Ever get worried that you’re too happy? That life is too good? That your future is too bright? If you ever think your mood needs to be taken down a notch and that a quick injection of depression is required, The Lost Weekend is the movie for you. If you really want to get crazy with the bring downs, make it a double feature with Days of Wine and Roses. Bugger it, go all the way, triple bill those two bring downs with Leaving Las Vegas, then get ready for a night of cold sweats and deep regrets, even if you’ve never touched a drop.
Yep, The Lost Weekend is another delightful romp into the world of alcoholism. And not the fun kind of alcoholism like Burt Reynold’s character hiding booze in a lamp shade in Smokey and the Bandit II. But the full blown, balls to the wall, depressing kind of alcoholism, like Ray Millan’s character hiding booze in a lamp shade in The Lost Weekend. Strap yourself in, because while this is a pretty amazing movie, it’s not pretty.
One thing that really stood out to me about The Lost Weekend is that it’s not a story about a man’s descent into alcoholism. Ray Millan’s Don Birnam has already hit rock bottom before the opening scene is set. His brother and girlfriend are helping him pack for a weekend of drying out in the country. Even as the shot ripples and fades into a flashback, the movie still resists telling the origins of his problem. Instead, it tells the origin of his relationship with his girlfriend Helen St James, played by Jane Wyman. When they meet, he’s already well and truly in the bottle.
Directed by Billy Wilder, The Lost Weekend was his first big Academy Awards success, bagging four Oscars. Before this, Wilder had made Double Indemnity and would go on to make classics like Sunset Boulevard, Some Like it Hot and The Apartment. And while they all have their own feeling of darkness (Some Like it Hot accepted), The Lost Weekend really did stand out to me as one of his most intimately dark stories. Rarely widening the story beyond central character Don Birnam, his girlfriend and his brother, Wilder somehow creates a grand, high stakes feeling out of a really small story.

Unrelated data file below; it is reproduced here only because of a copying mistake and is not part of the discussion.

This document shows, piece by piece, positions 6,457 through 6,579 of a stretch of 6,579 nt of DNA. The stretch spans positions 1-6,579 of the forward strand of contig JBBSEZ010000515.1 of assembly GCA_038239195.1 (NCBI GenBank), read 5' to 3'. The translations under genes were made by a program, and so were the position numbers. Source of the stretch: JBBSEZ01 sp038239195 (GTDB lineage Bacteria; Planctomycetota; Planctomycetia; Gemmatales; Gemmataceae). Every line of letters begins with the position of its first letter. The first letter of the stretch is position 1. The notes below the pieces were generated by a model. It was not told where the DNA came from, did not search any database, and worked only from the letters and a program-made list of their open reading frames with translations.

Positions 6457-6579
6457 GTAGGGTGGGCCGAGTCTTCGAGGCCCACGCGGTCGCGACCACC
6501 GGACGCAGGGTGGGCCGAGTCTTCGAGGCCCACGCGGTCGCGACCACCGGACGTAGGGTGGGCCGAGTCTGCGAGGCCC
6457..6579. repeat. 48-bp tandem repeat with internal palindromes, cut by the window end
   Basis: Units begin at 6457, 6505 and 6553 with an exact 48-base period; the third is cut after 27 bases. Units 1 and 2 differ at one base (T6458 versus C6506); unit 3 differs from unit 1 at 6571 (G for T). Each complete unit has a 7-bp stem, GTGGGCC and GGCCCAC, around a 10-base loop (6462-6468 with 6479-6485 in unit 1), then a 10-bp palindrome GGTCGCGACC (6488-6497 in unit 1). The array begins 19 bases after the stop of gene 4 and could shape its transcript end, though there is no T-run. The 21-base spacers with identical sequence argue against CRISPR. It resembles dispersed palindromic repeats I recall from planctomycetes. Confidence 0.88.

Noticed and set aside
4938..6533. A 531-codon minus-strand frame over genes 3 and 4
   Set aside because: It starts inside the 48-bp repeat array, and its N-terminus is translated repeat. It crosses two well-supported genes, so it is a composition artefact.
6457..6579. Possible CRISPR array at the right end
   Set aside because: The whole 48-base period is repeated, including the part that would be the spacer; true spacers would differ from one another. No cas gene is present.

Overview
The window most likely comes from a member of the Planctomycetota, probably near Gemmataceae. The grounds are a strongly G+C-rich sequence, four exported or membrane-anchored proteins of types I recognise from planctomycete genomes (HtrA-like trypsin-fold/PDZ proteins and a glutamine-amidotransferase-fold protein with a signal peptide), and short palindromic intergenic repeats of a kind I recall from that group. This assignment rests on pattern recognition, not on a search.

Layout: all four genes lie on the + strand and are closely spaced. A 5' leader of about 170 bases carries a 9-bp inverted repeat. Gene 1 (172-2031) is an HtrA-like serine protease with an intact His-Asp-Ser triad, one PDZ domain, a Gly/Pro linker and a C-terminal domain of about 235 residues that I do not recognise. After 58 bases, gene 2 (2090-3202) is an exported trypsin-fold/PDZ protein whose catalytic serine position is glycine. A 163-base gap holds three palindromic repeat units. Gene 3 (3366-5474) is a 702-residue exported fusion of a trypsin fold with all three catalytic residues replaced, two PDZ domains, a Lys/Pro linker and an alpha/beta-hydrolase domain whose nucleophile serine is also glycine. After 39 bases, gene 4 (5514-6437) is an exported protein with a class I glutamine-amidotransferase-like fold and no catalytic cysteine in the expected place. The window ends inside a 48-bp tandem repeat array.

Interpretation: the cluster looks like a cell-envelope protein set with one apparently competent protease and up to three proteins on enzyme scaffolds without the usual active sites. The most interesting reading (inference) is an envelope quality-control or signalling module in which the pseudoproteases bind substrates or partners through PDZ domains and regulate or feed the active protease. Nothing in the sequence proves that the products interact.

Set in New York, with all exteriors shot there, this is a great look at the city, and life in general, almost seventy years ago. It also leads to one of the very few off notes in The Lost Weekend. A struggling writer, Millan attempts to pawn his typewriter for booze money. In a conversation with a Jewish dude, it’s revealed every pawn shop in New York is owned by Jews or Irishmen. I don’t know if this is accurate to the period or a lazy stereotype on the part of Wilder and co-writer Charles Brackett, but watching it in 2013, the exchange really jumped out at me in a not so good way.
The other minor problem I have with The Lost Weekend is the overly tidy, convenient ending. After seeing Millan go through so much and sink so low, the conclusion comes a little too suddenly. And while it doesn’t necessarily give away what his future holds, I thought it made it a little too definite. With a character as complex as Don Birnam, I could have done with just a bit more grey area in his final minutes.